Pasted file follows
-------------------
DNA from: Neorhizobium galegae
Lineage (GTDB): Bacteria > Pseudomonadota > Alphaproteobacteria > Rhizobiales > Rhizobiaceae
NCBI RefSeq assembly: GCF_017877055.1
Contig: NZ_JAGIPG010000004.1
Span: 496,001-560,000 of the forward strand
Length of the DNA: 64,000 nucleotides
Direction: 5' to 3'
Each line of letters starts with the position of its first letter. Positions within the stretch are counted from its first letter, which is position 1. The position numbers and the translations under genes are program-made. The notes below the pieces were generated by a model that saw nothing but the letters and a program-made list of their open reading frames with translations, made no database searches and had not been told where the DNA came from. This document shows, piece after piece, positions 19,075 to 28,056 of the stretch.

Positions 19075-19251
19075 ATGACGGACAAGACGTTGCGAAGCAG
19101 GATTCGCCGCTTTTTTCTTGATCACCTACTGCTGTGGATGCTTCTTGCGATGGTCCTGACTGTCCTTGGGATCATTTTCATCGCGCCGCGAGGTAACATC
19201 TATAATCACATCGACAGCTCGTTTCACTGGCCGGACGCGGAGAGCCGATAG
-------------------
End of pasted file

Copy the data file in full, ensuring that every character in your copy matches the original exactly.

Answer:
DNA from: Neorhizobium galegae
Lineage (GTDB): Bacteria > Pseudomonadota > Alphaproteobacteria > Rhizobiales > Rhizobiaceae
NCBI RefSeq assembly: GCF_017877055.1
Contig: NZ_JAGIPG010000004.1
Span: 496,001-560,000 of the forward strand
Length of the DNA: 64,000 nucleotides
Direction: 5' to 3'
Each line of letters starts with the position of its first letter. Positions within the stretch are counted from its first letter, which is position 1. The position numbers and the translations under genes are program-made. The notes below the pieces were generated by a model that saw nothing but the letters and a program-made list of their open reading frames with translations, made no database searches and had not been told where the DNA came from. This document shows, piece after piece, positions 19,075 to 28,056 of the stretch.

Positions 19075-19251
19075 ATGACGGACAAGACGTTGCGAAGCAG
19101 GATTCGCCGCTTTTTTCTTGATCACCTACTGCTGTGGATGCTTCTTGCGATGGTCCTGACTGTCCTTGGGATCATTTTCATCGCGCCGCGAGGTAACATC
19201 TATAATCACATCGACAGCTCGTTTCACTGGCCGGACGCGGAGAGCCGATAG